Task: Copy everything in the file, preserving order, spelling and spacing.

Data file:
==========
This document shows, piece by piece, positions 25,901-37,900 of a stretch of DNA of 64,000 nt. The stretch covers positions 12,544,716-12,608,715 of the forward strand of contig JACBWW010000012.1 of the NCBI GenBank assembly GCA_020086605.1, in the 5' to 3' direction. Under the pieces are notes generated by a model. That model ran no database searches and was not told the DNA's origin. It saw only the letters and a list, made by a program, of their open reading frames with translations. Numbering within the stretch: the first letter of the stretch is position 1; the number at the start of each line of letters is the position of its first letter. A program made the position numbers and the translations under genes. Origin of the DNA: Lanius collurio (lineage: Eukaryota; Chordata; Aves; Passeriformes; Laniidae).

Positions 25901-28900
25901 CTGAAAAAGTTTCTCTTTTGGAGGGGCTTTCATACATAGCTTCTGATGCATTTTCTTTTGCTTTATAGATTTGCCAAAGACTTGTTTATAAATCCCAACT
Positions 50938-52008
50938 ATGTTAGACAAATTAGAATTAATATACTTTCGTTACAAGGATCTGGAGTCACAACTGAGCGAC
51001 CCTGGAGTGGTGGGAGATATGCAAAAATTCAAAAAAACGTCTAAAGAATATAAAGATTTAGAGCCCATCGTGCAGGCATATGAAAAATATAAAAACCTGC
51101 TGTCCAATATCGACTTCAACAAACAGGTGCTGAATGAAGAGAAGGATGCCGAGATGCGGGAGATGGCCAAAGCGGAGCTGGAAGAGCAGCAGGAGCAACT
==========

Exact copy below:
This document shows, piece by piece, positions 25,901-37,900 of a stretch of DNA of 64,000 nt. The stretch covers positions 12,544,716-12,608,715 of the forward strand of contig JACBWW010000012.1 of the NCBI GenBank assembly GCA_020086605.1, in the 5' to 3' direction. Under the pieces are notes generated by a model. That model ran no database searches and was not told the DNA's origin. It saw only the letters and a list, made by a program, of their open reading frames with translations. Numbering within the stretch: the first letter of the stretch is position 1; the number at the start of each line of letters is the position of its first letter. A program made the position numbers and the translations under genes. Origin of the DNA: Lanius collurio (lineage: Eukaryota; Chordata; Aves; Passeriformes; Laniidae).

Positions 25901-28900
25901 CTGAAAAAGTTTCTCTTTTGGAGGGGCTTTCATACATAGCTTCTGATGCATTTTCTTTTGCTTTATAGATTTGCCAAAGACTTGTTTATAAATCCCAACT
Positions 50938-52008
50938 ATGTTAGACAAATTAGAATTAATATACTTTCGTTACAAGGATCTGGAGTCACAACTGAGCGAC
51001 CCTGGAGTGGTGGGAGATATGCAAAAATTCAAAAAAACGTCTAAAGAATATAAAGATTTAGAGCCCATCGTGCAGGCATATGAAAAATATAAAAACCTGC
51101 TGTCCAATATCGACTTCAACAAACAGGTGCTGAATGAAGAGAAGGATGCCGAGATGCGGGAGATGGCCAAAGCGGAGCTGGAAGAGCAGCAGGAGCAACT